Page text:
Titanic director James Cameron says ‘OceanGate were warned’ and likens ‘ironic’ events to ill-fated voyage
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James Cameron, who directed 1997’s Titanic film, said ‘OceanGate were warned’ and that the subversive community felt they were on a ‘path to catastrophe’ in a recent interview. The Hollywood director learnt of the missing sub on Monday and immediately expected the worst.
He said: “I immediately got on the phone to some of my contacts in the deep submersible community. Within about an hour I had the following facts. They were on descent. They were at 3500 metres, heading for the bottom at 3800 metres.
“Their comms were lost, and navigation was lost - and I said instantly, you can’t lose comms and navigation together without an extreme catastrophic event or high, highly energetic catastrophic event. And the first thing that popped to mind was an implosion.”
It was confirmed on Thursday night that all five passengers are suspected to have lost their lives due to the ‘catastrophic implosion’ of the missing OceanGate submersible. US Coast Guard officials found a debris field consistent with ‘a catastrophic loss of the pressure chamber’.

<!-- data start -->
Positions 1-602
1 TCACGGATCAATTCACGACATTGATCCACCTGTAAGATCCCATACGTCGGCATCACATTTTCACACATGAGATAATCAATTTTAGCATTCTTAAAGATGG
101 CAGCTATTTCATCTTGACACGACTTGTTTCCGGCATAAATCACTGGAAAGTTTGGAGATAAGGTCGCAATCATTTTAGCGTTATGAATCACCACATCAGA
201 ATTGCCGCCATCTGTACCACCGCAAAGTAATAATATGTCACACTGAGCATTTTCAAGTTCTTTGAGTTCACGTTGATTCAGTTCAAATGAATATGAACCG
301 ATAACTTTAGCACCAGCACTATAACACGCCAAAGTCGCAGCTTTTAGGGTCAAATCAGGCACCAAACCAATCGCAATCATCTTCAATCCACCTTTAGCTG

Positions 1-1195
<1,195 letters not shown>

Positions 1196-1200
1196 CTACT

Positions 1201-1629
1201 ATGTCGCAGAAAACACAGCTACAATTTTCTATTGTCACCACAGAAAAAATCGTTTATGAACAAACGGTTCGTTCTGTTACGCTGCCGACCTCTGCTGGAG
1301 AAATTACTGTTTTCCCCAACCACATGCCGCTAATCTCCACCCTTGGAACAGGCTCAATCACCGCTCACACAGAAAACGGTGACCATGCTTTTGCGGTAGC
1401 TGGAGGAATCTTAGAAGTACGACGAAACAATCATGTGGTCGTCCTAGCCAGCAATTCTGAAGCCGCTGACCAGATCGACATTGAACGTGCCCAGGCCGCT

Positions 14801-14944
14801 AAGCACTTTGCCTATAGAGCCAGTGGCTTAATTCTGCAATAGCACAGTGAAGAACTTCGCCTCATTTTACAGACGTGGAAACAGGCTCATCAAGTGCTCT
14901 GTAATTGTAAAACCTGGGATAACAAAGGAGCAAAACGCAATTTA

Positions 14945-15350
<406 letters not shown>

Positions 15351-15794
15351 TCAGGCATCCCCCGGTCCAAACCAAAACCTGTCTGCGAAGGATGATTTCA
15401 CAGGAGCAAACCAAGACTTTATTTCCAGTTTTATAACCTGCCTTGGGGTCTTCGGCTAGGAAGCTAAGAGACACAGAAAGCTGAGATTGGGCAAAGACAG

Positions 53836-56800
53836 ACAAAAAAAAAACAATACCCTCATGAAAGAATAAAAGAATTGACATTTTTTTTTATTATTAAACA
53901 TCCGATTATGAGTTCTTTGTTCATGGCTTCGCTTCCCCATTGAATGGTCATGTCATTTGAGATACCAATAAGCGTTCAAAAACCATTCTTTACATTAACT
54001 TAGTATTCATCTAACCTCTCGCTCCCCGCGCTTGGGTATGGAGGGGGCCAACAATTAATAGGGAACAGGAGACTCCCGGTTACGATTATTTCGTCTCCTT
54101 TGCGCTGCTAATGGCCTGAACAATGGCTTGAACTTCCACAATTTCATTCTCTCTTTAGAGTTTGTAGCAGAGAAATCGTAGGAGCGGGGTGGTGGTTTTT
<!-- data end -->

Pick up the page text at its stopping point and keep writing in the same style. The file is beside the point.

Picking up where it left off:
Cameron continued: “This entire week has felt like a prolonged and nightmarish charade where people are running around talking about banging noises and talking about oxygen and all this other stuff.
“I knew that sub was sitting exactly underneath its last known depth and position. That’s exactly where they found it.”
Cameron also likened the loss of Titan and its crew to the loss of the Titanic back in 1912. He said: “We now have another wreck that is based on unfortunately the same principles of not heeding warnings,” he said.
Mr Cameron suggested OceanGate had issues with staff leaving internally and that the deep submergence community, not including himself directly, had written to OceanGate warning they’re on, in his words, “a path to catastrophe”.
“OceanGate were warned,” Cameron added.